Speaker of the House Paul Ryan said Thursday the House intends to do a piecemeal infrastructure overhaul with five or six bills instead of one huge umbrella bill.
“We think it’s easier to break it into pieces,” he said.
Rollcall.com reports the first order of business will be reauthorizing a short-term Federal Aviation Administration extension which will expire at the end of this month. Ryan expects a longer-term FAA bill will be presented later this year.
The Water Resources Development Act authorizing water infrastructure projects like ports and inland waterways will be worked on.
Highways, roads, bridges and canals will be done “in different stages,” Ryan noted. The Fixing America’s Surface Transportation Act, known as the FAST Act, expires at the end of the 2020 fiscal year. The Highway Trust Fund that pays for federal highway and transit spending is projected to run out of money shortly after.
Funding for the administration's $1.5 trillion infrastructure plan will not include a federal gas tax hike, according to Ryan. “There are some people who are talking about that, but the last thing we want to do is pass historic tax relief in December and then undo that, so we are not going to raise gas taxes.”
Meantime, Reuters reports a group of lawmakers met Wednesday to discuss how to pay for the huge funding shortfall in order to fix crumbling roads and deficient bridges.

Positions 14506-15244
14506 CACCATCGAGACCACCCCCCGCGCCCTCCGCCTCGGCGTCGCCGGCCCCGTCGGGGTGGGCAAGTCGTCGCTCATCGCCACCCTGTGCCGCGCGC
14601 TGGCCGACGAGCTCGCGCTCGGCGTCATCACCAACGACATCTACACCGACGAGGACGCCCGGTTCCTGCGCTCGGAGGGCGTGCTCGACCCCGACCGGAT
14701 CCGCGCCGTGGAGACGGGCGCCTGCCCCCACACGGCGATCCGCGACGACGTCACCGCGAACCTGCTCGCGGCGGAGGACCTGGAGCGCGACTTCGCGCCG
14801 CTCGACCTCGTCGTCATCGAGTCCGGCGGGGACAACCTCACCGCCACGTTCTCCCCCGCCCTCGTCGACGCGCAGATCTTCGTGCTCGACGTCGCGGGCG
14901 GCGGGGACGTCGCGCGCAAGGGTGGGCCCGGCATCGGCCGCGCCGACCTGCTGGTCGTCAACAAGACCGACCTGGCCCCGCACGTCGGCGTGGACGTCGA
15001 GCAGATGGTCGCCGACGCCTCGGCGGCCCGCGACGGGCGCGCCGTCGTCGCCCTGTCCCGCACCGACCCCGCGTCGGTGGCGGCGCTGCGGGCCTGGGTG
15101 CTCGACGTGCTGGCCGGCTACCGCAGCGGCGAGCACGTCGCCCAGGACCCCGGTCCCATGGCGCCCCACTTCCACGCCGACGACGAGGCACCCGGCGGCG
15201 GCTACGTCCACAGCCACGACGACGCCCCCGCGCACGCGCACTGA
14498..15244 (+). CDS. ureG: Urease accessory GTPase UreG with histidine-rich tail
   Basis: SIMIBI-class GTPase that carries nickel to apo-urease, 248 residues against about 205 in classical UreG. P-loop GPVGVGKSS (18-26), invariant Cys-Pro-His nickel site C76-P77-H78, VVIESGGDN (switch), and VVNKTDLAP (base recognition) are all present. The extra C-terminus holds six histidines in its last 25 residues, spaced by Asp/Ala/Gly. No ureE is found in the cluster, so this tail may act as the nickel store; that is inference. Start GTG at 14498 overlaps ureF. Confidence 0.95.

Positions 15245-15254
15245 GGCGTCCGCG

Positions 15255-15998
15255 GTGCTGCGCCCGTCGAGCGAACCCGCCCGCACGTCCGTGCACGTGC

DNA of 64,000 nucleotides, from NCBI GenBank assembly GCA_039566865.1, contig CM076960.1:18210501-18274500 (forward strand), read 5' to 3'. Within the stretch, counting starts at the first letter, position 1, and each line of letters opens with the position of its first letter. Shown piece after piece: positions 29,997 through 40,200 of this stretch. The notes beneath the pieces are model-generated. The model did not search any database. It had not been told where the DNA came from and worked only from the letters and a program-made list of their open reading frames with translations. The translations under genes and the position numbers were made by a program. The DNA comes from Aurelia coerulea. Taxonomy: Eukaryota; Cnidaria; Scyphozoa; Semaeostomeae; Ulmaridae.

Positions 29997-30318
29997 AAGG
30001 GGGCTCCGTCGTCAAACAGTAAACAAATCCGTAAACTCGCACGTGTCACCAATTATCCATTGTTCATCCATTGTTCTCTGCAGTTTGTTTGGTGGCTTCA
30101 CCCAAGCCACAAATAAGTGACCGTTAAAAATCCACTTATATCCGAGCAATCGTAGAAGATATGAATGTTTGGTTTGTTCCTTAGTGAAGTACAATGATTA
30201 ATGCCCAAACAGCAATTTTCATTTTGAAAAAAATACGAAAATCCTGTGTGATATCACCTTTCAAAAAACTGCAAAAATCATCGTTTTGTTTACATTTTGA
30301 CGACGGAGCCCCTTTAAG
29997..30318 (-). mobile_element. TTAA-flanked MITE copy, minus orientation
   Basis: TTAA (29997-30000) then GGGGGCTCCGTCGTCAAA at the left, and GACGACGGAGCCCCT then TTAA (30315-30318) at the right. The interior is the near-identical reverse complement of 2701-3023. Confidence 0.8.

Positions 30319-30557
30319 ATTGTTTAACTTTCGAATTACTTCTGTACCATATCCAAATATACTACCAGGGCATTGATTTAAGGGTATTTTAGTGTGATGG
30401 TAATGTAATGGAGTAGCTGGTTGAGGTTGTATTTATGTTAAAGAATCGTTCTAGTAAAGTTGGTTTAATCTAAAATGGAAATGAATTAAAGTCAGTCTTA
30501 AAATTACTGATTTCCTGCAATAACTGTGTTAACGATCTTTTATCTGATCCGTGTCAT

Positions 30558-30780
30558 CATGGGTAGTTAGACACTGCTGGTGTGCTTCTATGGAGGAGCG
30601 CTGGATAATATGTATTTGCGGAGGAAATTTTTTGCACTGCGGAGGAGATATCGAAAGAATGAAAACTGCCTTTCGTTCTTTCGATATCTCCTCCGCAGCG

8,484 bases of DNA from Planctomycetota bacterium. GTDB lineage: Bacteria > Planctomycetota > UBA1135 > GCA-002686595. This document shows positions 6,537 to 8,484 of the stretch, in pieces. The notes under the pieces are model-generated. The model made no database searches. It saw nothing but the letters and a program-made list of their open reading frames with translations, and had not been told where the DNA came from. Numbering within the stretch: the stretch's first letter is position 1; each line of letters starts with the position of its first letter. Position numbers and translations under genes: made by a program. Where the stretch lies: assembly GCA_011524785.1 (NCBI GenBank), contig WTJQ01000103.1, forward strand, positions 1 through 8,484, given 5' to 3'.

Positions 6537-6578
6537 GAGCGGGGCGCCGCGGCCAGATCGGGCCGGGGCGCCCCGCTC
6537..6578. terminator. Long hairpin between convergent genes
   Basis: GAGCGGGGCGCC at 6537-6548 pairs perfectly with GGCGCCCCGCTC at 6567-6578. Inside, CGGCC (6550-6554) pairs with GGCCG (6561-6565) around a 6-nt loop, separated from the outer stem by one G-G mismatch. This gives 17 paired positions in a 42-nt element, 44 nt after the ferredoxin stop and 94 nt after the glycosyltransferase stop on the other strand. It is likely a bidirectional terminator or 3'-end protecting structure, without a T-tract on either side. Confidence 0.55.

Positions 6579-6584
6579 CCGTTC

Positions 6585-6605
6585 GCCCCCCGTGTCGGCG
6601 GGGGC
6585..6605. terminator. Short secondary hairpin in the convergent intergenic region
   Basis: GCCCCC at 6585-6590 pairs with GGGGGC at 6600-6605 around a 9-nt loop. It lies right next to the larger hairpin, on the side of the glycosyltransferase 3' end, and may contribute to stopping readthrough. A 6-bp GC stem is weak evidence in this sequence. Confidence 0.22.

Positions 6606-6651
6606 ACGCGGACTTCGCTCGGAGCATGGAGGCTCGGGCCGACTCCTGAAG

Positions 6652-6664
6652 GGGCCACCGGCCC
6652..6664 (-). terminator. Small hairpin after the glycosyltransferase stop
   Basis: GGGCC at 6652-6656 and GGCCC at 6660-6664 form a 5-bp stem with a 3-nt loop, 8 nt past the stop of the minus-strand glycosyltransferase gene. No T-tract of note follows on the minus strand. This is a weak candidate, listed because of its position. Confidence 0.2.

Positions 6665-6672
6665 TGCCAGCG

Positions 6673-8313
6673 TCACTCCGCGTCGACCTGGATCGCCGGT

Chairman of the House Transportation and Infrastructure Committee, Bill Shuster, said he is working towards “big broad bipartisan infrastructure bill” that could well include a a federal gasoline tax hike. Shuster reasoned that in the 31 states who have raised gas taxes on the local level, “There’s been no political price to pay,” he said.
During the Wednesday hearing, the was discussion about the experimental Oregon program that charges a mileage tax on drivers. However, putting a nationwide program of that kind could take 10 years, according to experts.
Over at the White House, the administration has threatened to veto a massive government funding package if it includes money for the estimated $29 billion Gateway Project which would connect New York and New Jersey by a tunnel under the Hudson River.
The Hill.com reports that during a hearing on Tuesday, Transportation Secretary Elaine Chao confirmed a separate report from the Washington Post that Trump had been pressing Speaker Paul Ryan to withhold $950 million in federal funding for the project.
“The president is concerned about the viability of this project and the fact that New York and New Jersey have no skin in the game,” Chao said. Under the Obama administration , New York and New Jersey agreed to pay half the project's cost, with the federal government paying the rest. However, according to Chao, there is nothing in writing committing the federal government to pay anything for the Gateway Project.
image: Capitol Visitor Center